Can Parrots Eat Ginger? Vet-Reviewed Health Concerns

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This article has been reviewed for factual accuracy by a qualified veterinarian, using information available at the time of publishing. Parrot owners are urged to consult with their veterinarian when making dietary decisions for their pet. This article is designed to provide general information but it does not take into account your pet’s health status or circumstances.

Drinking ginger shots in the morning to boost immunity is all the rage these days, but the truth is that this spice has been around for a while. This flowering plant is a medicinal plant used worldwide, both to add a spicy touch to recipes and to improve human health. But is it okay to share ginger with your feathered friend?
Although ginger (either the root or extract) is neither toxic nor harmful to parrots, there are no rigorous scientific studies to support its health benefits for these birds.
Let’s take a closer look at the health claims and see if they can apply to parrots.

What Are the Health Benefits of Ginger?
Ginger (Zingiber officinale) is a widely used herbal medicine and spice. The rhizomes of this plant are commonly used in cooking and for their medicinal properties. The rhizome, or underground stem, is technically considered a vegetable. The main bioactive components responsible for its pungency and pharmacological activities are called gingerols. These phenolic compounds exhibit a range of healing properties, including anticancer, antioxidant, antimicrobial, anti-inflammatory, and antiallergic effects.
Considering these potential benefits for humans, it’s natural to wonder whether ginger can have similar positive effects on parrots.
Image Credit: congerdesign, Pixabay
Can Parrots Eat Ginger?
Unfortunately, there is little scientific information on the effect of ginger (in all its forms, extract, root, etc.) on parrots in particular. That said, a few studies have looked at the effect of ginger on other species of birds, such as chickens. Here’s what the results suggest:
A study on the effects of ginger extract on the “laying performance, egg quality, and antioxidant status of laying hens” investigated the beneficial effects of ginger as a dietary supplement for poultry feed.1 It highlighted the positive effect of ginger extract on weight, egg production, reproductive performance, and liver parameters of hens. Another study highlighted the potential of ginger as an alternative to antibiotics used in feed for poultry production,2 demonstrating once again its positive effects on egg production and quality.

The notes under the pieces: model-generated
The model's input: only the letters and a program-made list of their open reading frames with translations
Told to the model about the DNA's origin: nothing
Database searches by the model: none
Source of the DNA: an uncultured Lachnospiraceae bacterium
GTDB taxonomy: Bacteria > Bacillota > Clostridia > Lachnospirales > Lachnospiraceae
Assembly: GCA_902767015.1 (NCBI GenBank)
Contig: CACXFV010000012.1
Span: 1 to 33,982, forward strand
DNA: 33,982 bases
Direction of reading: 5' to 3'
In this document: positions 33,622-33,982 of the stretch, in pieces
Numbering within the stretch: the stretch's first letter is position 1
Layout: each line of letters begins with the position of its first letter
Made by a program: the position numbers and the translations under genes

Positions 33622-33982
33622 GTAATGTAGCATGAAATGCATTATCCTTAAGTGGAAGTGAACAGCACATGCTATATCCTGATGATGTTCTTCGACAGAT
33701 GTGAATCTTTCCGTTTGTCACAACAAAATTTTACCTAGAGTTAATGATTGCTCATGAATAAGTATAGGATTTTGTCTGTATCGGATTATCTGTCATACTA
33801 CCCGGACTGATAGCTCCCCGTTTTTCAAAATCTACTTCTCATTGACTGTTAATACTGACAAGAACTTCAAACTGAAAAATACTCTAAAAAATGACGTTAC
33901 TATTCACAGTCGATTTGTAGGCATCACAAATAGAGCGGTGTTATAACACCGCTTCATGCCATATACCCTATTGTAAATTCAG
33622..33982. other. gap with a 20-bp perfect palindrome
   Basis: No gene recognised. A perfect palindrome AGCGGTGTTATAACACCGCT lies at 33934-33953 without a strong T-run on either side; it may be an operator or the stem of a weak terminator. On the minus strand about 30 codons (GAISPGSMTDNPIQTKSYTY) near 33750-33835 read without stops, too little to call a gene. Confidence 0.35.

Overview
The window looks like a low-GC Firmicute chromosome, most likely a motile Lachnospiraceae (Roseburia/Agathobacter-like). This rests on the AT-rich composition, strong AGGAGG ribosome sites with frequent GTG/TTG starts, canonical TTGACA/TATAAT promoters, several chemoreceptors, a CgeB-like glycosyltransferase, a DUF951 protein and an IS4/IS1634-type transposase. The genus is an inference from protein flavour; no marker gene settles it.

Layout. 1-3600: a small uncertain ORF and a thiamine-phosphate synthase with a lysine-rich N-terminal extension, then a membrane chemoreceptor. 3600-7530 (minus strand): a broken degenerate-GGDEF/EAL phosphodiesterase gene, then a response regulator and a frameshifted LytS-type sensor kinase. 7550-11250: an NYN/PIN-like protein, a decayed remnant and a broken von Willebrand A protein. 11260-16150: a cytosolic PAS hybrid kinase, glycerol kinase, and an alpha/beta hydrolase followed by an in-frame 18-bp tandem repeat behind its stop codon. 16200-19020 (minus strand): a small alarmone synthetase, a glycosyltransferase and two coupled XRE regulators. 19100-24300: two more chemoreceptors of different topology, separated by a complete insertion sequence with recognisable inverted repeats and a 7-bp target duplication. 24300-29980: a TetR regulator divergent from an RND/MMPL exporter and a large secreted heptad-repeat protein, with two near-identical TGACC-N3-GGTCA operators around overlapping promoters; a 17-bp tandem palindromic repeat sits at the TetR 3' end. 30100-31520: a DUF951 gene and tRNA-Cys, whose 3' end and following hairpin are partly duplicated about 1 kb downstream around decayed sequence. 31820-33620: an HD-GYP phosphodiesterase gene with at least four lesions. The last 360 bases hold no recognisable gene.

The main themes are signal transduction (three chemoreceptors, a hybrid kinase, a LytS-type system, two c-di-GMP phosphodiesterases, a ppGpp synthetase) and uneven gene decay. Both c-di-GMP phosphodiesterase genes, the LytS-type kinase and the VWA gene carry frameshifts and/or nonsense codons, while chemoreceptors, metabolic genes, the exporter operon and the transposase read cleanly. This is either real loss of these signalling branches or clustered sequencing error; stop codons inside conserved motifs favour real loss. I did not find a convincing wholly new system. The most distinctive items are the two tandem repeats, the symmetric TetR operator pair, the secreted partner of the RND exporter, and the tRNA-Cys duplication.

Furthermore, these studies emphasized the significant antioxidant and antimicrobial properties of ginger extract on these birds. They also did not note any toxic side effects on poultry, concluding that “ginger and its derivatives could be mentioned harmless due to possessing no acute toxicological collateral outcomes.”
In other words, ginger has been deemed safe for chickens to eat.
So, Should You Feed Ginger to Your Parrot?
Considering its overall positive benefits in poultry, it is safe to assume that ginger can be given in moderation to most parrots. That said, it’s advisable to consult an avian veterinarian beforehand to ensure that ginger won’t interfere with your parrot’s dietary needs. Species differences come into play when making dietary decisions, but most will enjoy some vegetables. Also, it’s worth noting that not all parrot species will enjoy the pungent flavor of ginger.
It’s also essential to remember that parrots have sensitive digestive systems. Introducing new or unusual foods too quickly can lead to digestive upset, such as diarrhea.
Image Credit: VH-studio, Shutterstock

How Does Consumption Affect Different Species of Parrots?
There is little scientific evidence on the effect of ginger consumption on parrots in general, let alone specific parrot species.
Still, here’s important information to keep in mind regarding a few popular parrot species and their specific dietary needs.
Macaws need a diet that’s high in fat, so nuts (walnuts, Brazil nuts, etc.) and seeds can be included in their daily intake. Fruits like apples, oranges, and bananas are typically well-received by Macaws. They also enjoy various vegetables, such as carrots, sweet potatoes, and green beans.
Image Credit: Dmitrii Kash, Shutterstock
African Greys
African Greys can be picky eaters. They may preferentially go for foods higher in fat like peanuts which can lead to other nutrient deficiencies. They should have some seeds but species-appropriate pellets and vegetables should be high on the list of menu items.
Eclectus Parrots
Eclectus parrots need a diet that is higher in fiber, low in fat, and rich in B carotenes. This can be provided by lots of fruits and vegetables. Grains and seeds should make up only 10% of the diet due to the fat content.

Bottom Line
Ginger has been proven to be a superfood that strengthens the immune system, relieves arthritis pain, helps reduce nausea, manages weight loss, and lowers cholesterol levels—in humans.
Despite these impressive benefits for human health, it remains unclear whether parrots can reap similar rewards. That said, several scientific studies have demonstrated the many benefits of ginger for poultry, with little or no side effects observed.
While we wait for concrete evidence of ginger’s specific benefits for parrots, it’s best not to overdo it. Although feel free to offer a little fresh ginger as a treat to see if your bird enjoys the taste.

Featured Image Credit: jmexclusives, pixabay

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